Tuesday, February 18, 2020

CAFC in Acoustic Technology: We hold that time-bar challenges under § 315(b) are not immune from waiver.

The outcome

On September 8, 2017, the Patent Trial and Appeal
Board instituted inter partes review based on two petitions
filed by Silver Spring Networks, Inc. Nine days after institution,
Silver Spring agreed to merge with Itron, Inc., an
entity undisputedly time-barred under 35 U.S.C. § 315(b).
Silver Spring and Itron completed the merger during the
proceedings. The Board later issued a final written decision and found the challenged claims unpatentable.
On appeal, Acoustic asks that we vacate the Board’s final written
decision on grounds that the inter partes review was timebarred due to Silver Spring’s and Itron’s
merger-related activities. Acoustic also challenges the Board’s obviousness
findings. Because we find that Acoustic waived its timebar and obviousness arguments, we affirm.

Of arguments

Itron advances several arguments in response to
Acoustic’s time-bar arguments. First, Itron argues that
Acoustic waived its time-bar challenge of the IPRs because
Acoustic did not raise those arguments before the Board.


We hold that Acoustic has waived its time-bar challenge to the IPRs because it
failed to present those arguments before the Board. We retain case-by-case discretion
over whether to apply waiver. Monsanto Tech. LLC v. E.I.
DuPont de Nemours & Co., 878 F.3d 1336, 1342 n.8 (Fed.
Cir. 2018). We have “frequently declined to hear arguments that the applicant failed to present to the Board.” In
re Watts, 354 F.3d 1362, 1367 (Fed. Cir. 2004). When a
party raises arguments on appeal that it did not raise to
the Board, they “deprive[] the court of the benefit of the
[Board’s] informed judgment.” In re NuVasive, Inc., 842
F.3d 1376, 1380 (Fed. Cir. 2016) (explaining the importance of “a comprehensive record that contains the arguments and evidence presented by the parties”).
There is no dispute that Acoustic failed to raise § 315(b)
time-bar arguments before the Board. Acoustic became
aware of the merger as of January 8, 2018, more than seven
months before the Board issued its final written decisions.
J.A. 7026. Yet, Acoustic does not provide any reason for its
failure to challenge the proceedings as time-barred. Because Acoustic failed to present its time-bar arguments to
the Board and “deprive[d] the court of the benefit of the
[Board’s] informed judgment,” we exercise our discretion to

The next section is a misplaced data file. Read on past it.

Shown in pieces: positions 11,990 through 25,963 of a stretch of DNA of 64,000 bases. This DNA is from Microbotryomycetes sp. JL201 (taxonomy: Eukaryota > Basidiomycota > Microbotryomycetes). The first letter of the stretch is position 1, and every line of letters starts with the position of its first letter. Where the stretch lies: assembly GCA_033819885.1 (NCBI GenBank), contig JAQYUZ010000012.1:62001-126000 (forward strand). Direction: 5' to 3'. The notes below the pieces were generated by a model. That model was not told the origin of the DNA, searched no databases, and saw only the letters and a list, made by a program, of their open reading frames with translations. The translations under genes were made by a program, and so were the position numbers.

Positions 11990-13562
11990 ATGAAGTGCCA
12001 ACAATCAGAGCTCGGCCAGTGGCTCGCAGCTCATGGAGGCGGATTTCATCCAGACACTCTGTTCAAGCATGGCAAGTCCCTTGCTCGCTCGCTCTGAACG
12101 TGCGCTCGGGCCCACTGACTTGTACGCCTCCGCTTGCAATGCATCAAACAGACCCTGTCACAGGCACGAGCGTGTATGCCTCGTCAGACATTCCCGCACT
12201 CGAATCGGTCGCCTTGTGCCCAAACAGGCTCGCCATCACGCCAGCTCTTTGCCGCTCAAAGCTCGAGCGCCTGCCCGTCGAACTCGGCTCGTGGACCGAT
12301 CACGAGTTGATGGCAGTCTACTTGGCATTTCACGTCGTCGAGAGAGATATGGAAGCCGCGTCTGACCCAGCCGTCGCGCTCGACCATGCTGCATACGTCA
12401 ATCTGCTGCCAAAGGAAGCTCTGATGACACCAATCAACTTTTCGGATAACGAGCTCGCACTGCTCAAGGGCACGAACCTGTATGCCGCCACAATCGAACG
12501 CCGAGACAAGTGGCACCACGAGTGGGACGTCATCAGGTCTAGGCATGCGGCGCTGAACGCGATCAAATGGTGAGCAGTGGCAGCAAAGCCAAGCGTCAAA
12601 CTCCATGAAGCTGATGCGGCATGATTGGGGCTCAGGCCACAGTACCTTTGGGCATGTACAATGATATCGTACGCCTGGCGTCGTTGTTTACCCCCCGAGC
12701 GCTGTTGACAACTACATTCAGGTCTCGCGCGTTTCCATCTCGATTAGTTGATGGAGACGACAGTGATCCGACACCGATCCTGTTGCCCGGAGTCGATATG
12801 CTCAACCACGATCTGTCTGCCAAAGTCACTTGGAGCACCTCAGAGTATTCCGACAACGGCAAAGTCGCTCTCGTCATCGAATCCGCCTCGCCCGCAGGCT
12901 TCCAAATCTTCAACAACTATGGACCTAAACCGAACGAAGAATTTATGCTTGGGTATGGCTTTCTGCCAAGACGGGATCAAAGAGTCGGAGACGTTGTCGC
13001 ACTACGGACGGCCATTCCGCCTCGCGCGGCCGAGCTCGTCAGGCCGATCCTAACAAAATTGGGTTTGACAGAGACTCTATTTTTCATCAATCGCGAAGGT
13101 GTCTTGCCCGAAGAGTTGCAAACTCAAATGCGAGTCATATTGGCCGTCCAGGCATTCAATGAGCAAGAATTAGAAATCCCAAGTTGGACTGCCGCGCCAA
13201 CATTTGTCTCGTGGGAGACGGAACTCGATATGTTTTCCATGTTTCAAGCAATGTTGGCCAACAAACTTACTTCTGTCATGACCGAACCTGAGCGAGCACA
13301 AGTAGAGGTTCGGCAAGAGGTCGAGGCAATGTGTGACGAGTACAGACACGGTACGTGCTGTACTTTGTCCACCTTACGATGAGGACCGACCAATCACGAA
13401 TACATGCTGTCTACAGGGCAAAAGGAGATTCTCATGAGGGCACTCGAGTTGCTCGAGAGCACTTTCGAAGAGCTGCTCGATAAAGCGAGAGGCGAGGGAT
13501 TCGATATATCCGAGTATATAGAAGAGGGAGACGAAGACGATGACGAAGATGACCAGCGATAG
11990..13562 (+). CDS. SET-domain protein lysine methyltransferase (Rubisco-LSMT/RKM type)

apply waiver. In re NuVasive, 842 F.3d at 1380.

Of interest:

Acoustic attempts to excuse its waiver by asserting,
without legal authority, that the time-bar is “jurisdictional” and thus “may be raised at any time.” Appellant
Br. 29. We disagree.

Acoustic is correct that we have previously described
the time-bar restrictions on the Board’s institution powers
as “jurisdictional.” Appellant Br. 29–32 (citing Click-to
Call Techs., LP v. Ingenio, Inc., 899 F.3d 1321, 1325
(Fed. Cir. 2018); Wi-Fi One, LLC v. Broadcom Corp., 878
F.3d 1364, 1373 (Fed. Cir. 2018)). But our application of
waiver differs between challenges to an agency’s “jurisdiction” and challenges to a federal court’s jurisdiction. PGS
Geophysical AS v. Iancu, 891 F.3d 1354, 1362 (Fed. Cir.
2018). As we explained in PGS:
Even if the Board could be said to have acted “ultra
vires” in refusing to institute reviews of some
claims and grounds . . . the Board’s error is waivable, not one we are required to notice and act on
in the absence of an appropriate request for relief
on that basis. Several courts of appeals have recognized the same for a challenge to an agency’s “jurisdiction,” after the Supreme Court, in City of
Arlington v. FCC, rejected a distinction between
agency “jurisdiction” errors and other errors for
certain deference purposes . . . .”
Id. (compiling cases) (citations omitted). We hold that
time-bar challenges under § 315(b) are not immune from

To permit litigants to raise § 315(b) time-bar challenges for the first time on appeal would encourage what
the Supreme Court has referred to as “sandbagging,” i.e.,
“suggesting or permitting, for strategic reasons, that the
[tribunal below] pursue a certain course, and later—if the
outcome is unfavorable—claiming that the course followed
was reversible error.” Freytag v. Comm’r of Internal Revenue, 501 U.S. 868, 895 (1991). Here, had Acoustic raised a
time-bar challenge before the Board, the Board was fully
empowered to dismiss the petitions for untimeliness if the
challenge had merit. But allowing Acoustic to raise a timebar challenge for the first time on appeal would afford it a
significant and unfair advantage: Acoustic could wait for
the Board’s decision on the merits, which if favorable would
have estoppel effect, and then challenge the Board’s jurisdiction on appeal only if the Board finds the claims obvious.
Although we do not address the merits of Acoustic’s
time-bar argument, we note Acoustic’s concerns about the
concealed involvement of interested, time-barred parties.
But because Acoustic never raised this issue to the Board,
we decline to resolve whether Itron’s pre-merger activities
render it a real-party-in-interest, or whether the Board has
any authority or obligation to reevaluate § 315(b) post institution

As to obviousness,

Because Acoustic never presented to the Board the
non-obviousness arguments it now raises on appeal, we
find those arguments waived. In re Watts, 354 F.3d at 1367
(explaining that we have “frequently declined to hear arguments that the applicant failed to present to the Board”);
In re NuVasive, Inc., 842 F.3d at 1380 (explaining that failure to raise arguments to the Board “deprives the court of
the benefit of the Board’s informed judgment.”); see, e.g.,
J.A. 576–578.



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